NASHVILLE, Tenn (WTVF) — From no-knock warrants to more money for crisis intervention - Metro Nashville Acting Police Chief John Drake spoke addressed many issues during a town hall meeting about police reform.
The virtual town hall meeting was hosted by Mt. Zion Baptist Church Monday night. Protests in Music City, around the state and across the country have not gone unnoticed.
Activists have called for changes like defunding the police and a review of excessive force. And both were topics Drake touched on.
"We’re about 15011 authorize police officers, we’re 80 officers short. So if we defund the police then you will have to look at cutting personnel," said Drake, "Even if we were fully staffed, we will still be 200 to 300 officers short to make this city safe. Calling to defund the police, I don’t really advocate for that; I defend that we need more."
Drake says he would love to see more funding go to crisis intervention, youth crime and homeless programs.
The chief says he's already working closely with the city's Community oversight board about a Memorandum of Understanding, which was approved earlier this year and he plans to sign.
"I 100% believe in giving them the ability to do their investigations and one, they have to have that MOU, they have to have that access to records."
He also discussed no-knock warrants.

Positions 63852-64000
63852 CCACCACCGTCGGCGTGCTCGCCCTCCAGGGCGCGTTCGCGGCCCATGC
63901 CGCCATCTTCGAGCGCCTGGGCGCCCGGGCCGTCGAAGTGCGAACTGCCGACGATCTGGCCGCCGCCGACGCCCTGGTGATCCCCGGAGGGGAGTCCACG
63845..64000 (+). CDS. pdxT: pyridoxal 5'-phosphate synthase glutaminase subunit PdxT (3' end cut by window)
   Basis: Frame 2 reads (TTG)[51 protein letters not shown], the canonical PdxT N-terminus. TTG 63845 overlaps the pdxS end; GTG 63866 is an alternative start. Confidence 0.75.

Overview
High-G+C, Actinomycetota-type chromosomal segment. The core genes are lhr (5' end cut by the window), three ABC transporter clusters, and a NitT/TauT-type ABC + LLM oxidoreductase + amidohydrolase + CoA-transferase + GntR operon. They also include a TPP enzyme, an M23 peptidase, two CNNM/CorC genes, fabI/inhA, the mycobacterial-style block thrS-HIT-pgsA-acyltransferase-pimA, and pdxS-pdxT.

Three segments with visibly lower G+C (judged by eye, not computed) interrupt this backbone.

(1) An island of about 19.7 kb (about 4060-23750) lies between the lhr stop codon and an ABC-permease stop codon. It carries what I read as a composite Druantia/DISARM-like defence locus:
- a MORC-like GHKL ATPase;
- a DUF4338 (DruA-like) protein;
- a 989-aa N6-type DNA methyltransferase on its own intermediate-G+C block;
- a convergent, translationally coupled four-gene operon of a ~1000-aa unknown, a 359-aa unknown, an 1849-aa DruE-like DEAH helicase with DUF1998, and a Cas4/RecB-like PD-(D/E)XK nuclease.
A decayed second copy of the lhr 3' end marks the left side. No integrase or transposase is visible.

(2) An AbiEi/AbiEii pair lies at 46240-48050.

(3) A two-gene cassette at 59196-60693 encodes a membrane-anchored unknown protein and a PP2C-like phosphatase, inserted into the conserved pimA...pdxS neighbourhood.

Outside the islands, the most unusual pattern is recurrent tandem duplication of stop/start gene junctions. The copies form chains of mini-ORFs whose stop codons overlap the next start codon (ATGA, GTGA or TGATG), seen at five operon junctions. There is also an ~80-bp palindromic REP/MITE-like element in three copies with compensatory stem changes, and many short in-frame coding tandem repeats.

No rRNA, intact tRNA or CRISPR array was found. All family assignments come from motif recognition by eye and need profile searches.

"I don’t see any reason why I would authorize one right now unless it was a serial killer that had hostages in a house and we had to get in to save people," said Drake, "I just don’t believe in no-knock warrants, they’re too dangerous."
Mt. Zion Bishop Joseph Walker says these are conversations that should be followed by actions.
"We’re here to represent our people, we’re here to say look our people are angry, they are frustrated, they want to see some real results and it’s our responsibility to keep pushing that," said Walker.
Drake says he is already revamping and re-imagining the department for not just the citizens but his officers as well.
From a more diverse department to a safe department. It's a move the community can get behind.
"I just felt the importance of taking the lead on this and saying, listen we got to do more than just cry out loud; we really have to have serious and substantive conversations," said Walker.
Drake has expressed interest in becoming the chief permanently. He says if he gets the position he will push for better background checks on applicants.